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  • 2 weeks later...

My background is more in composing music and designing audio than in development but I have done some actionscript 3 programming. I made an audio based game in flash earlier this year but everyone keeps saying HTML5 is the future and to me that makes sense. I would like to broaden my skills and learn HTML5 for two reasons:

 

1) HTML5 looks like a great creative outlet that I would like to experiment with in making games

2) Learning how audio is implemented in HTML5 will be invaluable when collaborating with developers when I am hired to provide music & sounds for their project

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I believe HTML5 is good opportunity to deploy in the web market instead of native apps. No limits.

 

I met some C++ developers told me HTML5 sucks because of source code, I didn't think anyone can rip off and change the graphics, However it takes a lot of time modifying the game than creating a game from scratch, I guess no one could do it.

 

This is one of the reasons I joined in on AS3/HTML5 for the web market. Mobile Development is big but it is a little easier to get an audience starting with the web.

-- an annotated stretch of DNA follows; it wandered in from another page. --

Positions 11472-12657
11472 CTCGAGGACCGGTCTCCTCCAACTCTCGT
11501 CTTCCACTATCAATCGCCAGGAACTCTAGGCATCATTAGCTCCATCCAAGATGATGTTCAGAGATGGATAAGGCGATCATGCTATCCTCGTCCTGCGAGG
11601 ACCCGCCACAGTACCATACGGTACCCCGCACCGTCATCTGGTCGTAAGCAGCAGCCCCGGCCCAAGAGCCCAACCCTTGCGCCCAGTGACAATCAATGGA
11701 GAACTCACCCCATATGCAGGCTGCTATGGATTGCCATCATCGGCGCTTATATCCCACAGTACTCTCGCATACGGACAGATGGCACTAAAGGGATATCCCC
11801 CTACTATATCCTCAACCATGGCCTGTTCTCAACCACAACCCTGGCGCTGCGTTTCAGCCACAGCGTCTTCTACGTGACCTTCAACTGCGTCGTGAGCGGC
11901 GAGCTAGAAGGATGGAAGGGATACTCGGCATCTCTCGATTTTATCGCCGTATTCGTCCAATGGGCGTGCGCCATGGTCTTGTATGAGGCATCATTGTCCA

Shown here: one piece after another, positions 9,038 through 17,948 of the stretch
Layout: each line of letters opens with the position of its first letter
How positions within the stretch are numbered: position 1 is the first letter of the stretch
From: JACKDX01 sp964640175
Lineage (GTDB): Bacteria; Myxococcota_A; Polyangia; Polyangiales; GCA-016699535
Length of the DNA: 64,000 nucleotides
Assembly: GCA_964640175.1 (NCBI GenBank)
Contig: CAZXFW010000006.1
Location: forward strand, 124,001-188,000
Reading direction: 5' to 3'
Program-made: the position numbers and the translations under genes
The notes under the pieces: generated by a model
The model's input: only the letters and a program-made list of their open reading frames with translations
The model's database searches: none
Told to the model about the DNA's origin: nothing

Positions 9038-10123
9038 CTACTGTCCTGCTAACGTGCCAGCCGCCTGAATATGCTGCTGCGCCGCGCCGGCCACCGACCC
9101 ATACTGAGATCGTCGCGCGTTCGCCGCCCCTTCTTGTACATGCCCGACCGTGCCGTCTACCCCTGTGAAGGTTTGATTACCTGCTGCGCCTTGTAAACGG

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I've worked as a web developer for 5 or 6 years now, it was a hobby/side interest before that. Started playing with canvas and stuff when HTML5 started gaining traction and getting supported by browser vendors simply to keep skills up to date, but never really made proper games with it. Game dev is quickly becoming my new favourite hobby so I'm just trying to learn as much as possible at the moment, lurking the communities, reading, knocking out prototypes etc. Joined a game jam last weekend, brilliant fun and great learning exercise, will definitely do more of those.

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  • 3 weeks later...
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I went from AS3 / Flash, to Haxe / Flash, and then to C# / Unity. While I want to stick to Unity for larger projects, I believe that HTML5 is where the Flash market has moved, and will continue to grow. It appears to be where the small / medium games for decent money will exist, and that's what I'm interested in at the moment.

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  • 2 weeks later...

I've been using GameMaker since around 2003 for personal things, even made an app that I used for/when I was in the military with it. Then I moved onto WordPress fulltime and made a few simple ecard-games for clients during the holidays and realize holy crap, WordPress can actually be used as the server for a game.

 

So now I'm squeezing in every opportunity to make games in WordPress and am actually working my way to doing that fulltime.

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  • 2 weeks later...

Hello there, I am Arwyn, first post on this forum.

I learned C first as part of my studies, tried to apply it to gamedev and felt stuck in the way. As I already knew a bit of HTML5, I put together the missing parts (this is still ongoing) and minimal, playable (and boring) experiment.

So now I am in HTML5 gamedev, with a C background.